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Would you say that out loud to somebody else?

Handling our inner critic

Journalling helps...

It’s been a challenging few weeks for me. Not because the work isn’t wonderful (because it is – we have some of the nicest customers and colleagues and we are delivering fulfilling and meaningful programmes) but because I set myself the task of braving the tendering process for much larger contracts for my business, Boo Coaching and Consulting and we have received a few of those “…we regret to inform you” emails! I know it is the next logical step as I grow the business but it has been the toughest because my inner critic got quite loud!

A year ago when we didn’t get anywhere close to winning a major contract I was devastated, it really did break me and I cannot tell you the amount of times I looked at the job market to see if something way less stressful was out there! It took me months to look at other opportunities as the process was too stressful/complex/tricky etc. I didn’t believe I was capable and I really questioned whether running a business was actually the right thing for me to do so I allowed my inner critic to become loud and very distracting! It was not the most fun of times for me…

Before the summer I guest hosted a tweetup in partnership with Northern Power Women where we discussed the inner critic and encouraged others to get involved in the discussion, share ideas on how to dial it back and what you can do to build up your resilience levels. It generated some great conversations and was, I am sure, heartening for others participating (including me) to learn that we are not alone and there are some tricks to get back to believing in yourself. Here are a few that might be of use…

1. Ask yourself “Would I say that to somebody else?” the answer will most likely be NO so watch how harshly you treat yourself and make small steps to shift your thinking through reframing the statements – it won’t happen overnight but you can become kinder to yourself over time.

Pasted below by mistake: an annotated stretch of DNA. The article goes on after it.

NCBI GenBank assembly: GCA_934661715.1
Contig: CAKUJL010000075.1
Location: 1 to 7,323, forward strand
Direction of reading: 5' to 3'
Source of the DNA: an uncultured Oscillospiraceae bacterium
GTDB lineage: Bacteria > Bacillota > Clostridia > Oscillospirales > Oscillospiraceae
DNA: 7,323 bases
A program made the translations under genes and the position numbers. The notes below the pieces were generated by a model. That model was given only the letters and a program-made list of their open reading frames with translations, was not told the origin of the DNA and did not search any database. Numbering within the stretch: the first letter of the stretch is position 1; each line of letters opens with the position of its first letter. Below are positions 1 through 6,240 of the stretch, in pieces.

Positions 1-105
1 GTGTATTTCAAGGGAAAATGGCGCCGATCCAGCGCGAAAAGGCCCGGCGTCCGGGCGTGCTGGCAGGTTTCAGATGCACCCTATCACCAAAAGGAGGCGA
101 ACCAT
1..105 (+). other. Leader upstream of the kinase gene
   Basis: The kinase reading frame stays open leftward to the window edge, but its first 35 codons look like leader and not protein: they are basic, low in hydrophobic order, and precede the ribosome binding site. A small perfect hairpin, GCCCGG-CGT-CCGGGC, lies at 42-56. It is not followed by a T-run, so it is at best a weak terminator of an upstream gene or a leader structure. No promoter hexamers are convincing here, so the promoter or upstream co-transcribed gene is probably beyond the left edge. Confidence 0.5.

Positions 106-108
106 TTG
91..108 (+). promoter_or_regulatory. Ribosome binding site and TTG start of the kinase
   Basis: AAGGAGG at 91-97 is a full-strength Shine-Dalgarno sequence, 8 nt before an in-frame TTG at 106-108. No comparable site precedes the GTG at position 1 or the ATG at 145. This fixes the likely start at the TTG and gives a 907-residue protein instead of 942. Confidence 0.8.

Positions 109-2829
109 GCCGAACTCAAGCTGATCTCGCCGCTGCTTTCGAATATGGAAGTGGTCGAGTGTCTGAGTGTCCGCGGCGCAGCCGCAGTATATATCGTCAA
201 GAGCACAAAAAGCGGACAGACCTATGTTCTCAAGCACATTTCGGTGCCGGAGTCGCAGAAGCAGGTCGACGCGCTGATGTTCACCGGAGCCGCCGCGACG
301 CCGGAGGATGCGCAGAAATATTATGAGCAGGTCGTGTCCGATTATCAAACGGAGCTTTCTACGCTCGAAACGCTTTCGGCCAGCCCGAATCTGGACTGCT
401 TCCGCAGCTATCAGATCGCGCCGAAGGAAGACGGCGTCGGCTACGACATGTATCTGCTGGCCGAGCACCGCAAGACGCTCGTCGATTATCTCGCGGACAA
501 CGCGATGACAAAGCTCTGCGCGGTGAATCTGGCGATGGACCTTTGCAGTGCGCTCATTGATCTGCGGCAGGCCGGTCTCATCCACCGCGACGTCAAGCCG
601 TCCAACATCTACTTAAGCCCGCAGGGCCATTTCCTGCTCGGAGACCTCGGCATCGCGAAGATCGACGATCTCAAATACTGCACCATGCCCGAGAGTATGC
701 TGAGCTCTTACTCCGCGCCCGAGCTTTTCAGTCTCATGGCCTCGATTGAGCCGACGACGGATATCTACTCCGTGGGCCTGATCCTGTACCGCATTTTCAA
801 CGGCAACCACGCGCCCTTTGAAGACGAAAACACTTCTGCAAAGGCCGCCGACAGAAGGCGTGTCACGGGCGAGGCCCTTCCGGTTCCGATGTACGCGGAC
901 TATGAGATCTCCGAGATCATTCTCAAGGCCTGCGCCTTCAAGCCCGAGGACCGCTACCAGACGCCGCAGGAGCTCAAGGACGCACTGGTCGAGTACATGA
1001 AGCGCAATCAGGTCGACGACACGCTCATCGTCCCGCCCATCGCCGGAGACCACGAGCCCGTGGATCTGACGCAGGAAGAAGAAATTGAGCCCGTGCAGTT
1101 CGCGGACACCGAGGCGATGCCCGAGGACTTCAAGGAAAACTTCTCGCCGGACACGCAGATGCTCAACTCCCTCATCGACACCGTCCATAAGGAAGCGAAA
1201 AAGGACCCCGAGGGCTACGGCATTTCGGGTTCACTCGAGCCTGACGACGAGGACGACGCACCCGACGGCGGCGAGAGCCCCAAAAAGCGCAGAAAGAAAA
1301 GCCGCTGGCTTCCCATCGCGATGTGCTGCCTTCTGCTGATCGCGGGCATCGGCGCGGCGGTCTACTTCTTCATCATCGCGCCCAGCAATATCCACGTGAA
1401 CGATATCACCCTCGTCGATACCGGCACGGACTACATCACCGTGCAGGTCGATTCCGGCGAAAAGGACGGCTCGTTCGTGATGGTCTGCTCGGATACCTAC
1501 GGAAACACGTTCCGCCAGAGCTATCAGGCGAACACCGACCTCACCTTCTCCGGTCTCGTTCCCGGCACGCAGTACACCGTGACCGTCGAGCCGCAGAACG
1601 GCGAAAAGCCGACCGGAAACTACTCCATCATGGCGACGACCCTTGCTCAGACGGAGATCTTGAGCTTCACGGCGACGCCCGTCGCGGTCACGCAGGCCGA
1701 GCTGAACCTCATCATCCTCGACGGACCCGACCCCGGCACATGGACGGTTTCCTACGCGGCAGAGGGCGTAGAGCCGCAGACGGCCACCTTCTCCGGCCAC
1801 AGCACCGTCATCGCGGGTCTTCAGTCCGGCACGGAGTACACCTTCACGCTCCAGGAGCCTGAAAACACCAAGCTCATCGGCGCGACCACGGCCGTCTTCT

2. Acknowledge NOT ignore! When your inner critic is banging on with statements like “you shouldn’t follow up that contact it might look pushy” or “you mustn’t step onto that stage because you could fail” or “there’s no point in completing that bid because a better company will win it anyway” it is important to acknowledge the thought and remind yourself that it is NOT your belief but one that has grown and developed out of other experiences. Maybe your school days, maybe your peer group or performance in a previous role?

3. Reflect daily – notice when you caught your inner critic before it became too overpowering and write it down so you can head it off next time. Keep a journal within reach and scribble stuff down when you get a chance.

4. Look after yourself – my inner critic is at its loudest when I haven’t been the kindest to my body. For me it’s lack of sleep caused by worrying about the business that leads to the loud voice. It is a tricky cycle to break for a small business owner. I am certainly not going to preach here about hitting the gym daily and eating clean – I am far from that! I do, however, notice a difference in my mood and confidence when I have taken better care of myself – give it a try and see what works for you.

So, I have been following these tips and working hard to be kinder to myself. Last week I received 2 of those emails and I didn’t fall apart. My response was a world away from the heartbreak a year ago, my inner critic was still there but at a much lower volume and guess what..? Today we received a “…we are pleased to inform you” email. 

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People look for retreats for themselves, in the country, by the coast, or in the hills . . . There is nowhere that a person can find a more peaceful and trouble-free retreat than in his own mind. . . . So constantly give yourself this retreat, and renew yourself.

- MARCUS AURELIUS

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